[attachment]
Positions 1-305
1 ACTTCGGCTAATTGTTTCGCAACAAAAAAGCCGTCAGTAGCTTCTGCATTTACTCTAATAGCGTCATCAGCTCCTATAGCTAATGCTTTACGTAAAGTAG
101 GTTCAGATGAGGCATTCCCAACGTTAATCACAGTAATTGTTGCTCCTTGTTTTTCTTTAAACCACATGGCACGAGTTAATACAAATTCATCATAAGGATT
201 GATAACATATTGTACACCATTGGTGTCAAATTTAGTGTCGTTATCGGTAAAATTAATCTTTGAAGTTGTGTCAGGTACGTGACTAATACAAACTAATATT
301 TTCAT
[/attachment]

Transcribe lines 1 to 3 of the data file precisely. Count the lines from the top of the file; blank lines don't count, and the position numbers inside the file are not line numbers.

Positions 1-305
1 ACTTCGGCTAATTGTTTCGCAACAAAAAAGCCGTCAGTAGCTTCTGCATTTACTCTAATAGCGTCATCAGCTCCTATAGCTAATGCTTTACGTAAAGTAG
101 GTTCAGATGAGGCATTCCCAACGTTAATCACAGTAATTGTTGCTCCTTGTTTTTCTTTAAACCACATGGCACGAGTTAATACAAATTCATCATAAGGATT